I'm not sure how much money Toyota is paying Steve St. Angelo, but for his sake, I hope it's a lot. Trying to aggressively remedy its recent/ongoing quality woes, Toyota formed a North American Quality Task Force at the end of March, putting St. Angelo'”one of the company's top engineering and manufacturing execs'”at its head.
And just two week later, he's up to his knees (at least) in another mess. As most people know by now, a certain high-profile consumer advocacy organization recently dropped the "do not buy" bomb on Toyota's Lexus GX 460 sport utility, leading the automaker to suspend sales of the product.
The basic problem: Claims that the SUV's electronic stability control system didn't engage properly during testing, creating the potential for a rollover accident in certain driving situations.
Now, even though Lexus has only sold a small number of GX's so far this year, this problem is sure to have a big impact on Toyota's standing in the U.S. For one thing, the GX was completely redesigned for the 2010 model year and it was off to an impressive start considering its segment.
Big body-on-frame luxury SUVs aren't exactly tearing up the charts, but Lexus sold about 4,800 GX's through March, a huge increase of nearly 185 percent compared to the same period in 2009. So we're talking about a high performer here, albeit in a niche segment of the industry. But we're also talking about the Toyota 4Runner, because that vehicle rides on the same platform as the Lexus. 4Runner sales were up about 139 percent in March and were building some significant momentum.
It's true the 4Runner didn't exhibit the same problem as the GX when the former was tested under the same circumstances as the latter, but the situation is certainly going to get people wondering. And because they might start wondering about the rest of Toyota's sport utilities, too, the automaker is doing its own testing on its entire SUV lineup.
Three other important factoids to consider: Toyota has now expanded its "stop sale" instructions for the GX to the rest of the world, which tells me the company has some serious worries about the Lexus. Additionally, the National Highway Traffic Safety Administration (NHTSA) hasn't yet put the vehicle through its own standard battery of safety tests. Given the current relationship between Team NHTSA and Toyota, I'm guessing the GX will get a wee bit of extra attention when it does get evaluated'”and I don't mean in a good way. Finally, there's the nature of the problem itself. If I had to pick one particular safety issue'”beyond another gas-pedal glitch'”that I thought could really harm Toyota, SUV rollovers would be pretty high on the list.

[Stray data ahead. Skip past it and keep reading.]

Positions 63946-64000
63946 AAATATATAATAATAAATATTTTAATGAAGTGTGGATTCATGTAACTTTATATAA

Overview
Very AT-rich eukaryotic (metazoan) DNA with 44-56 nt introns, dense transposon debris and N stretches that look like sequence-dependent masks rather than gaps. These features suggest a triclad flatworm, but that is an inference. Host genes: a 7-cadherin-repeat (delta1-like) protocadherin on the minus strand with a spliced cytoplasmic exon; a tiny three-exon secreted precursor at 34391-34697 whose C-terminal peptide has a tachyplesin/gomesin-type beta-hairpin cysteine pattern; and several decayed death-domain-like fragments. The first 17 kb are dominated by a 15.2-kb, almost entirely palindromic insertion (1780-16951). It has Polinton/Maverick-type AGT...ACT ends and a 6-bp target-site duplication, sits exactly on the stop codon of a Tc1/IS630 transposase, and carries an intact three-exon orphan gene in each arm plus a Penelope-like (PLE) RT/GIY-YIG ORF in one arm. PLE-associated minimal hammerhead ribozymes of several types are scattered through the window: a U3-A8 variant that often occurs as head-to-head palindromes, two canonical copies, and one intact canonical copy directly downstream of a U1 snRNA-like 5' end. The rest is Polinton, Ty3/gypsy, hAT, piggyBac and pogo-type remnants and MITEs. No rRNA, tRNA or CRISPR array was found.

The Ford Explorer rollover debacle of the 1990s cost the Blue Oval billions of dollars and an untold number of customers. A Toyota replay of that fiasco, especially after the industry spent yet more billions in developing stability-control technology to prevent these incidents from occurring, would be hard for even the staunchest Toyota supporters to swallow.
On the other hand, things certainly seem to be set up for GMC and Nissan to swallow more Lexus and Toyota customers. Simply put, these brands offer the combination of features that comes closest to matching what the GX and 4Runner offer. That is, relatively staid mainstream styling and some true off-road capabilities in a big package.
The Yukon is a bit bigger than the Lexus, but GM's Professional Grade division has the Yukon buttoned down pretty well in terms of functionality, and when it wears the premium Denali trim, it stacks up excellently in terms of luxury appointments. Plus, the Yukon, including the Denali version, is available with a two-mode hybrid system good for an estimated 21 mpg in the city.
As for Nissan's popular Pathfinder, well, it's a bit thirstier at the gas pumps than the 4Runner, but those who enjoy the Toyota won't find much else to complain about in the NissanIn fact, given Toyota's recent track record, it's current GX/4Runner customers who are likely to be doing most of the complaining right about now.